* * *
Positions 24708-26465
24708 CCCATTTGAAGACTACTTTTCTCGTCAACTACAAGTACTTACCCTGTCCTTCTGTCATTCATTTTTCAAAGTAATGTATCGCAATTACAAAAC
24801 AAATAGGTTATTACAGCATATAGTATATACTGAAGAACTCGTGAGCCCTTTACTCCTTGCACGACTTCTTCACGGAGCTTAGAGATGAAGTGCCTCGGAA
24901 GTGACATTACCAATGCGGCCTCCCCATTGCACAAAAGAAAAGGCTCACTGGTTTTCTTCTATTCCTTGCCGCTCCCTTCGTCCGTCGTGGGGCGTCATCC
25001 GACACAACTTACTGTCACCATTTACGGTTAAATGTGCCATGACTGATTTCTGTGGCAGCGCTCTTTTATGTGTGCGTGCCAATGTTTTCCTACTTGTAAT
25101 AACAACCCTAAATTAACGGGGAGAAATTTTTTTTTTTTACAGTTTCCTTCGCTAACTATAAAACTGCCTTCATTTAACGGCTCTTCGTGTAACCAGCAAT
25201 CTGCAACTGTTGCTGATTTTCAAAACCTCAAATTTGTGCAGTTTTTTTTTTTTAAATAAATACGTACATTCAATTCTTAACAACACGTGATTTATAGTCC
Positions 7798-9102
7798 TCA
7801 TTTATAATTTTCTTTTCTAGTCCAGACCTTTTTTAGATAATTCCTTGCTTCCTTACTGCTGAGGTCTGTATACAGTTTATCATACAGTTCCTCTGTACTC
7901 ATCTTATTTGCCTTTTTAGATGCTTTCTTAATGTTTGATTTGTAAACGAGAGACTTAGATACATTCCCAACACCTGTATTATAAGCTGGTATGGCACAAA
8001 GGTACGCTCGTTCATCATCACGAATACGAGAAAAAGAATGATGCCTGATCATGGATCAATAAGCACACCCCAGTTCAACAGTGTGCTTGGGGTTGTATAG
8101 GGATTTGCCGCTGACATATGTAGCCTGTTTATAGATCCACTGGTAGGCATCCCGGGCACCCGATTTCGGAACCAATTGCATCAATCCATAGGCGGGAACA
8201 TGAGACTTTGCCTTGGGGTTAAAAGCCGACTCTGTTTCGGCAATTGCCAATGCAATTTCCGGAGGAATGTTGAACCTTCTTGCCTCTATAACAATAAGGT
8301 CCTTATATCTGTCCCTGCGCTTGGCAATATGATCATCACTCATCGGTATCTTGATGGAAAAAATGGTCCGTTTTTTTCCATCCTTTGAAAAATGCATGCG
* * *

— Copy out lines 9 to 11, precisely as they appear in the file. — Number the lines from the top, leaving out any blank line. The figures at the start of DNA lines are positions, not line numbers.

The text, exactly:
7798 TCA
7801 TTTATAATTTTCTTTTCTAGTCCAGACCTTTTTTAGATAATTCCTTGCTTCCTTACTGCTGAGGTCTGTATACAGTTTATCATACAGTTCCTCTGTACTC
7901 ATCTTATTTGCCTTTTTAGATGCTTTCTTAATGTTTGATTTGTAAACGAGAGACTTAGATACATTCCCAACACCTGTATTATAAGCTGGTATGGCACAAA